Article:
We are all meant for greatness and adversity tends to increase the higher we make our goals. Therefore, we must start seeing obstacles as positive life events and teachers that show up to better us. Obstacles can protect us, direct us, mature us. They also exercise our leadership muscles—be it in creativity, patience, humility, courage, resilience and so on. Humanity will always need innovation which means solving problems (be it social, political, environmental to business) and its people won't know how to fix issues without experiencing them. The greatest inventions and innovations in history have come out of people experiencing obstacles. They force people to step out of their comfort zone and grow.
Q: You suggest we treat our lives as if we were leaders of an organization. How can we be more strategic and prioritize the things that matter most in our lives?
First get clear on what makes up your life chart. Some of the basics are personal health, financial wellbeing for the family, your marriage, parenting/kids, career etc. Then just like you project manage anything or lead a strategic plan at work, you always have a clear bird’s eye view of high level goals and process for each department. This way nothing falls through the cracks and you don't find one area of your life fully depleted or in breakdown mode. Then depending on the life season you are in (about to have a baby, most busy work period, going through marital or financial stress) you can prioritize what life departments are your greatest focus at the time. Read chapter 18 in the book - it's one of my favorite chapters and how I manage it all.
Q: This is a great quote from you: “To bring our most mentally, physically, and emotionally fit selves to the climb, our buckets need to be full and our battery fully charged.” You have an 8thmonth old and a toddler and a very active career. How do you make the time to replenish your energy and how would you encourage others to so without guilt?
I schedule "mini vacations" throughout the day and week. Whether it’s a movie and snuggling with husband, a weekly massage at a local place, date night or family time, nightly bath and fun time with the kids, a hot soak in the tub, reading a book, listening to a nourishing podcast -- the main thing is acknowledging I am doing something that is refilling my bucket a little more and relishing in it.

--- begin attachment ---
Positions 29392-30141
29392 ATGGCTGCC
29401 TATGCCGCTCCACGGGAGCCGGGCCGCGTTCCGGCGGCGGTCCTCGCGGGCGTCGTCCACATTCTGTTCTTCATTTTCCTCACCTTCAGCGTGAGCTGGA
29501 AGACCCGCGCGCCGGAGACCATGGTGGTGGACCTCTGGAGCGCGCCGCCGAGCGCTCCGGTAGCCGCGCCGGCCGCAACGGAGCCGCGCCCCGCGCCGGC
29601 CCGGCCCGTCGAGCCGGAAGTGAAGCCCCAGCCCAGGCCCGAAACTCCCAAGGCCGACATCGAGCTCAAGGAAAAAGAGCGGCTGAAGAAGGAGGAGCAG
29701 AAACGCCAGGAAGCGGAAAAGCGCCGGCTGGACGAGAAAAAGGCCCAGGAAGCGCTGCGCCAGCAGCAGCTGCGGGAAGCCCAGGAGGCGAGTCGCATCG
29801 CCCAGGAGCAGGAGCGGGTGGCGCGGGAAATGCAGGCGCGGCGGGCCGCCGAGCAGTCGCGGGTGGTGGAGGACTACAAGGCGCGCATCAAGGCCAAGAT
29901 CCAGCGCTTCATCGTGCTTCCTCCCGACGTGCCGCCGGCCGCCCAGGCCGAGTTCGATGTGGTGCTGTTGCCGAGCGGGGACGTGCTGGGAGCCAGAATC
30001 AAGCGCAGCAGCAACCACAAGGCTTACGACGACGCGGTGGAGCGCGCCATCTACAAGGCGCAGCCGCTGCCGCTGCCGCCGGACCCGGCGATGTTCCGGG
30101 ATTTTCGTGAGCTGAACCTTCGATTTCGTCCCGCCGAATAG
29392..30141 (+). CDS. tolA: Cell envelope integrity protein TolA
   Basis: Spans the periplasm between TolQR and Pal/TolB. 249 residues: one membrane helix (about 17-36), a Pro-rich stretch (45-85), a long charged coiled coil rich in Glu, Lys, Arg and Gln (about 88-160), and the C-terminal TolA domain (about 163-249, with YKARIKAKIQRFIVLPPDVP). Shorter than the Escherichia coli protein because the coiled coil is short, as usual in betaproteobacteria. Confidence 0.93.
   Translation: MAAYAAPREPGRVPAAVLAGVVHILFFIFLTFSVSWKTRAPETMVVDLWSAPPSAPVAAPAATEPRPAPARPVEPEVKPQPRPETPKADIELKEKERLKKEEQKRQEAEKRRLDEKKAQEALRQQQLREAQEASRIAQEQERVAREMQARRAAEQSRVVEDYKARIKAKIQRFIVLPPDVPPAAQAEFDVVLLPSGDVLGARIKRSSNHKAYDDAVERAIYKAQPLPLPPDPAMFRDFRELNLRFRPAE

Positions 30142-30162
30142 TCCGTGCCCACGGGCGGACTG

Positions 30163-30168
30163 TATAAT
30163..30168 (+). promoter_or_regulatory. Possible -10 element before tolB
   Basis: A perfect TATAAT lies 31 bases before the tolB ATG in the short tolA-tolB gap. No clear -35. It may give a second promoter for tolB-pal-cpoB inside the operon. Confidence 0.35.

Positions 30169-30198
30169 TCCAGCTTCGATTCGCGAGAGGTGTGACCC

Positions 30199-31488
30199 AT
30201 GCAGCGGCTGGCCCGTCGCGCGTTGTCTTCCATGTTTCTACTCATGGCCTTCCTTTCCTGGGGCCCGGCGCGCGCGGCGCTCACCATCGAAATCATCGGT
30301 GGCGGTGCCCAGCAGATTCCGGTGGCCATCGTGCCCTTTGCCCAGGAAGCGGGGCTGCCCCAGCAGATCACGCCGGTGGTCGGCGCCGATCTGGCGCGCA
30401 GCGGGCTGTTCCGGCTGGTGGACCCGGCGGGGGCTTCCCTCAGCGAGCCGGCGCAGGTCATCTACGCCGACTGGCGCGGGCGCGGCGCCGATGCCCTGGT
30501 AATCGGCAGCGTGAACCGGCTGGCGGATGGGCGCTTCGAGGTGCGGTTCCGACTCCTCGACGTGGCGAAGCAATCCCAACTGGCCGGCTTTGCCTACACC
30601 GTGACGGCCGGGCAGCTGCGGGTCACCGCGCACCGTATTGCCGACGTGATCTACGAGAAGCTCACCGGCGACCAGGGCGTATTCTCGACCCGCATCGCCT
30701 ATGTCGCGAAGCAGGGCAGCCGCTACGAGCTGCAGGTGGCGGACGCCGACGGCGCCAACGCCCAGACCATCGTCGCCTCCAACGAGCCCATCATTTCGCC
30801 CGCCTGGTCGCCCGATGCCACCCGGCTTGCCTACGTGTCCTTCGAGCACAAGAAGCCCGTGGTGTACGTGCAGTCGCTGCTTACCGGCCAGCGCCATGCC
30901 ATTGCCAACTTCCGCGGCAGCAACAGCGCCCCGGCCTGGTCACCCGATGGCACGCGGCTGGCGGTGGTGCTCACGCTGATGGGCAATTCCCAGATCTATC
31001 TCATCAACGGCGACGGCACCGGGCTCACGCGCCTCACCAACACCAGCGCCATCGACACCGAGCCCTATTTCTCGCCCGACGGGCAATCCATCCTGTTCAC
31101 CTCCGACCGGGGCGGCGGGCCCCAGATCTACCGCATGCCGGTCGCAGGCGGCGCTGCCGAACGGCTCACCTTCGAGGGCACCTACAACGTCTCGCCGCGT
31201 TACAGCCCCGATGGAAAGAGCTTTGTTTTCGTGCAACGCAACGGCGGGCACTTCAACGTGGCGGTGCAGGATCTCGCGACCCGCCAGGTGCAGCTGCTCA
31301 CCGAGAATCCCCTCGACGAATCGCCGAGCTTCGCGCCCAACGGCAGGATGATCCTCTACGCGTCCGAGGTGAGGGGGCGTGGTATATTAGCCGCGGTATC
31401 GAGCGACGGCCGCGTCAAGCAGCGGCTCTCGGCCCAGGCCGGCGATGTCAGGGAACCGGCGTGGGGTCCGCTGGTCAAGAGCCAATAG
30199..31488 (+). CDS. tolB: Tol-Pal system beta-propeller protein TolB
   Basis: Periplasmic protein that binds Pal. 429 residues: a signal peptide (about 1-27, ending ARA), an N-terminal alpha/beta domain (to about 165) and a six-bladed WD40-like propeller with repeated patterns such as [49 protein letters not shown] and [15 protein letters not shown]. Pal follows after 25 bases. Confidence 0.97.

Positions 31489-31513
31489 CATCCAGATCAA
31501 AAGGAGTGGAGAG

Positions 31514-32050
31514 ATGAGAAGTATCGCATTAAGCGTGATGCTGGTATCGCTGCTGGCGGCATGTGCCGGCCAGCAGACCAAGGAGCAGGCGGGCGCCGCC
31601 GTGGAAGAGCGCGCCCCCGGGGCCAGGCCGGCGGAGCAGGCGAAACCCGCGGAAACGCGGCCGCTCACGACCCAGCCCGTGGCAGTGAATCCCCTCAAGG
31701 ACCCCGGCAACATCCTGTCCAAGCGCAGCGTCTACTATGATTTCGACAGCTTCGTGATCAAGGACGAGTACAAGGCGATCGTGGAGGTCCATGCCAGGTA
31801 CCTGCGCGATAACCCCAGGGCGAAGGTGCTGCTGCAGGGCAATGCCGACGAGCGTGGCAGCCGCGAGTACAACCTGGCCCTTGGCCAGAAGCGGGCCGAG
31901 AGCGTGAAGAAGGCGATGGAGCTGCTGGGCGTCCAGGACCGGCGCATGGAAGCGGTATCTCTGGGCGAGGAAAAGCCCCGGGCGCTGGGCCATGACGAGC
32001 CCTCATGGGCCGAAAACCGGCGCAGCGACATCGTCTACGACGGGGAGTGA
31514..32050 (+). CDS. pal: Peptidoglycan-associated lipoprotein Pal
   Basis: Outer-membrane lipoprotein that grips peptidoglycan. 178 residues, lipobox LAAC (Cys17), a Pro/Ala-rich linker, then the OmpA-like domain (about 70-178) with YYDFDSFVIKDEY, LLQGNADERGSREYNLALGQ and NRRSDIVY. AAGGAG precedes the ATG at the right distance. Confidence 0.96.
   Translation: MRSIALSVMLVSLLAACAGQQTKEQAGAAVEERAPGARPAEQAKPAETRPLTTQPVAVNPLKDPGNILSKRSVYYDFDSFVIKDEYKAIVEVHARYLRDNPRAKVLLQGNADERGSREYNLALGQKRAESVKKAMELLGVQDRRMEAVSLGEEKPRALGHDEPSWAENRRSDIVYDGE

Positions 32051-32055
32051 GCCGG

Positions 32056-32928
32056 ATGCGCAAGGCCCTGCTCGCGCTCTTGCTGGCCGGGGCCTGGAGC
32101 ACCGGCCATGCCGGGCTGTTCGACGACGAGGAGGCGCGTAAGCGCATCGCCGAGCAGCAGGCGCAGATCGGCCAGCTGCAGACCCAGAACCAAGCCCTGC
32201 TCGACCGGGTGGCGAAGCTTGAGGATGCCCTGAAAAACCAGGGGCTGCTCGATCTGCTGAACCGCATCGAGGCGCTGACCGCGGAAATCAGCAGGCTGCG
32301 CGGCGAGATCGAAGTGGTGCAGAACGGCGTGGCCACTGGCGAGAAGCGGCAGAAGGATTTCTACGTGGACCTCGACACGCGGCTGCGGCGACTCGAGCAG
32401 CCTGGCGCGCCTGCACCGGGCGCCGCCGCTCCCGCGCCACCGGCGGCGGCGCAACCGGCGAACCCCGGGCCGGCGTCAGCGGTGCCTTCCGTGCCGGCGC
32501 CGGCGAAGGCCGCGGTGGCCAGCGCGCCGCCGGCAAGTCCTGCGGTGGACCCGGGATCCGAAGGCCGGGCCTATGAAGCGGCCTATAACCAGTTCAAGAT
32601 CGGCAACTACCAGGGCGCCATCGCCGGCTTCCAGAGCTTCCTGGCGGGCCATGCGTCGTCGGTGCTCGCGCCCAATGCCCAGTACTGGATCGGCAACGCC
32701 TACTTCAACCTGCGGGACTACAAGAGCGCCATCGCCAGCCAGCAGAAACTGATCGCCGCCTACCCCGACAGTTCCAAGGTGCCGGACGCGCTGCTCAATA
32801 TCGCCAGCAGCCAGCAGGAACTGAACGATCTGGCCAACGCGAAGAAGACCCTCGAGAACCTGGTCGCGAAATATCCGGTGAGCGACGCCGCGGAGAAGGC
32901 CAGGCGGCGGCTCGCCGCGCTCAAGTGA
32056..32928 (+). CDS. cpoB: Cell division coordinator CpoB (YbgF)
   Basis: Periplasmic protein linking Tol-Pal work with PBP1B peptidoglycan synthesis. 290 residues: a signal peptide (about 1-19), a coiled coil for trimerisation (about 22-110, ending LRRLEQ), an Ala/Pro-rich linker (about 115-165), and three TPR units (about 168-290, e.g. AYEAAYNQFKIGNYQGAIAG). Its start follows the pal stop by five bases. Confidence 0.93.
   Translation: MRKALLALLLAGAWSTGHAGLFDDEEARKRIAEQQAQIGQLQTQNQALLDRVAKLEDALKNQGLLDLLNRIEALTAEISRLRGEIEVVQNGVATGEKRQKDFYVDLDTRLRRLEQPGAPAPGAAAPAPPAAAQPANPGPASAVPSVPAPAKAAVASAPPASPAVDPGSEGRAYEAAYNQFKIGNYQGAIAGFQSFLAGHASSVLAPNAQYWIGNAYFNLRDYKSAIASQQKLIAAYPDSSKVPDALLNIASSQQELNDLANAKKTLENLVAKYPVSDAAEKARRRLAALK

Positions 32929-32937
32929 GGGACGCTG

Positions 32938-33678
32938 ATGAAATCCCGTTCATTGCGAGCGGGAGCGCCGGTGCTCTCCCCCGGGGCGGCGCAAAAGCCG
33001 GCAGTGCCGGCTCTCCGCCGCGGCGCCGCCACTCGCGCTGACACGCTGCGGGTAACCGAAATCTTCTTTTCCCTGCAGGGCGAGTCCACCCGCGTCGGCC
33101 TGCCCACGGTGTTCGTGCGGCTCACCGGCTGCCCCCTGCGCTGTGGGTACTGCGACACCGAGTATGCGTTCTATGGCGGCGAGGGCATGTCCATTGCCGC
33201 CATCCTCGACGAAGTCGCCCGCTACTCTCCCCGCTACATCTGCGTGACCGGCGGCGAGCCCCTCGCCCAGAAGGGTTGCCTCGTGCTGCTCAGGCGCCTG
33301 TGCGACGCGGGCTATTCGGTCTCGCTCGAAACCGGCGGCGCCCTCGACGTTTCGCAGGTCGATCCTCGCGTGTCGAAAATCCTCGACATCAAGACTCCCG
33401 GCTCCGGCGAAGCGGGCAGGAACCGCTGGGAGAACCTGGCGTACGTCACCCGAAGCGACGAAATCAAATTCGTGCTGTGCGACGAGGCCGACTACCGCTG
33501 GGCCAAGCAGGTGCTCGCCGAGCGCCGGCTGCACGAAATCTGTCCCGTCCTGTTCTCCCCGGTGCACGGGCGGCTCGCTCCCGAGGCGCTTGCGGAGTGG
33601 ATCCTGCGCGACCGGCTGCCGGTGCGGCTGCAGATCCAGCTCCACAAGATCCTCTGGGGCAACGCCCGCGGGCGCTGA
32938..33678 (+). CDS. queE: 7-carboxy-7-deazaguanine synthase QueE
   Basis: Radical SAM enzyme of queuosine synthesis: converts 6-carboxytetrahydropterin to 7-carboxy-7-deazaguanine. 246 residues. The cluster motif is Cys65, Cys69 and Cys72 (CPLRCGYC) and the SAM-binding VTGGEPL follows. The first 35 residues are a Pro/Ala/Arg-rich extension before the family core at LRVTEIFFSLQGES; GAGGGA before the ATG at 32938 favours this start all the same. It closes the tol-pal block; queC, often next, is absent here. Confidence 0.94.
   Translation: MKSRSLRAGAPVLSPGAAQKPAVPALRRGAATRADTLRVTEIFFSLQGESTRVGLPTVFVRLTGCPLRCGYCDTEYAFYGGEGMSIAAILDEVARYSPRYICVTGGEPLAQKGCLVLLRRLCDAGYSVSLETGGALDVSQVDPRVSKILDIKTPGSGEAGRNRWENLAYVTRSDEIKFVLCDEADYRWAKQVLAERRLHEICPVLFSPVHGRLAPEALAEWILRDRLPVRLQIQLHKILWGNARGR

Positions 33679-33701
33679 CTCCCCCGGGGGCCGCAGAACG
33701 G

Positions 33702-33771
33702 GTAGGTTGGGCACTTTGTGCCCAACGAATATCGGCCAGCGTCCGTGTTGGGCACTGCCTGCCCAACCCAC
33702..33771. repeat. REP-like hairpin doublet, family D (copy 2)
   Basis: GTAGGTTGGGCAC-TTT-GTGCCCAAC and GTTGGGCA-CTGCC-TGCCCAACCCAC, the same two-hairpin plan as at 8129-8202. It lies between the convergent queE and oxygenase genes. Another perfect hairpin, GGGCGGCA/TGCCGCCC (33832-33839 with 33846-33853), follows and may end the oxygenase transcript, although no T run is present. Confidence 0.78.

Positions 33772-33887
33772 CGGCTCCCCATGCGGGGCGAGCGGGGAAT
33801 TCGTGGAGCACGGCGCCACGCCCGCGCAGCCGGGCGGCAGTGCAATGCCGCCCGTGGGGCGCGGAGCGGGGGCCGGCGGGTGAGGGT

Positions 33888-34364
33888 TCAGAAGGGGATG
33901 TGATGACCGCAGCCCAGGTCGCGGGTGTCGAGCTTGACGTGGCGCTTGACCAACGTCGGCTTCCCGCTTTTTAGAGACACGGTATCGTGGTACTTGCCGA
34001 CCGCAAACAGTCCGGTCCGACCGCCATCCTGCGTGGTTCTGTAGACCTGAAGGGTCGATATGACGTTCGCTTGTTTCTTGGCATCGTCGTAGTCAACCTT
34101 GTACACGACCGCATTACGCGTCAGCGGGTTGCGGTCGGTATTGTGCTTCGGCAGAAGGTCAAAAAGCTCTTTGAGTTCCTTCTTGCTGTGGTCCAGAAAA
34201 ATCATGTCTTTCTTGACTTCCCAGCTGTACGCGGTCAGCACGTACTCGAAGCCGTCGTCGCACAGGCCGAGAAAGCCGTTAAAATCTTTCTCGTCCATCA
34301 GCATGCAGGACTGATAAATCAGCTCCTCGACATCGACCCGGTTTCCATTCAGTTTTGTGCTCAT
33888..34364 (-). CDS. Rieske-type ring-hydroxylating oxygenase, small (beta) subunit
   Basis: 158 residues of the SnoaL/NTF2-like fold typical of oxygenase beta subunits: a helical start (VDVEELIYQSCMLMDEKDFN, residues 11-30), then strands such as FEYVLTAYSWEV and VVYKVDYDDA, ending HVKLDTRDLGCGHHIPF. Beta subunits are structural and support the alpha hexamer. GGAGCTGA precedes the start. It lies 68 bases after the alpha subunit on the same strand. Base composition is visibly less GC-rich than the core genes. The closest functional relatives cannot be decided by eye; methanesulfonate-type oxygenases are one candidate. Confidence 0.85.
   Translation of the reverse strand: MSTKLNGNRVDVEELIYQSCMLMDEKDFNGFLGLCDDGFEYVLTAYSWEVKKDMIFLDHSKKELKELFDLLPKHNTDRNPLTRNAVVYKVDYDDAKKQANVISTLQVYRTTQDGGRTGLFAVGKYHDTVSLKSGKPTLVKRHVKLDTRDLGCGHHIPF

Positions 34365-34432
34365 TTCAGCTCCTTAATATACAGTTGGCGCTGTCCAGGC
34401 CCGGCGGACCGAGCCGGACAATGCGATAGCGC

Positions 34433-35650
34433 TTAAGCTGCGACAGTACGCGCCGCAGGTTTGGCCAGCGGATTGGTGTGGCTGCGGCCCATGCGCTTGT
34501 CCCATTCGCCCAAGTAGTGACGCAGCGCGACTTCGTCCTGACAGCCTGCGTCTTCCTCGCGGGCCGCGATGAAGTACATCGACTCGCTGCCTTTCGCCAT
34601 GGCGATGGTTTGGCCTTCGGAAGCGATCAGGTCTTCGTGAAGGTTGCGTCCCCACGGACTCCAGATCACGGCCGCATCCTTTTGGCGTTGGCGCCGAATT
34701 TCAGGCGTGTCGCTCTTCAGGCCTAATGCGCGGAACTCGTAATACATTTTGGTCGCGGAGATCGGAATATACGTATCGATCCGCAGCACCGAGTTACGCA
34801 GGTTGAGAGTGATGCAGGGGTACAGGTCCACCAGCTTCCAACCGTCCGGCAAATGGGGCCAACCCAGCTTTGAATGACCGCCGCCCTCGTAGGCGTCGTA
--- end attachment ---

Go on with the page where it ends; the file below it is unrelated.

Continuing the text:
But probably my greatest replenishment is my prayer and time with God. I am Christian and time with prayer and faith to tap into my higher purpose and the miraculousness of life and all that I am here to receive and do in the universe fills me like nothing else. It's as if my battery gets charged by the universe and I bring a whole next level energy to my family and work.
Q: As the daughter Chinese immigrants who came here and created a successful life, what were the most valuable lessons they taught you, and what will you pass along to your two children?
My mom taught me "to own my independence, you must own your own business" and "if I put in my best effort to work hard and do good, God will always help lift me." My dad taught me "always marry for love and nothing else," that "when you build a business worry about making money, not spending money..." and "when you buy a house the most important room is the kitchen because it will provide the nutrition for the family."
Q: What advice would you give to parents to help them raise their children to become compassionate leaders and change makers? How can we make that more intentional?
Become people of extraordinary character so you role model and raise children of extraordinary character. This means get clear on the moral qualities and personal values that you want to embody and stand for as mothers and fathers, but also together as partners. Children often become what they see, and learn values based on the people they're surrounded by.
Q: What’s the most important message you’d like women to take away from your book?
Stop just living your life for the world, start leading your life for the world.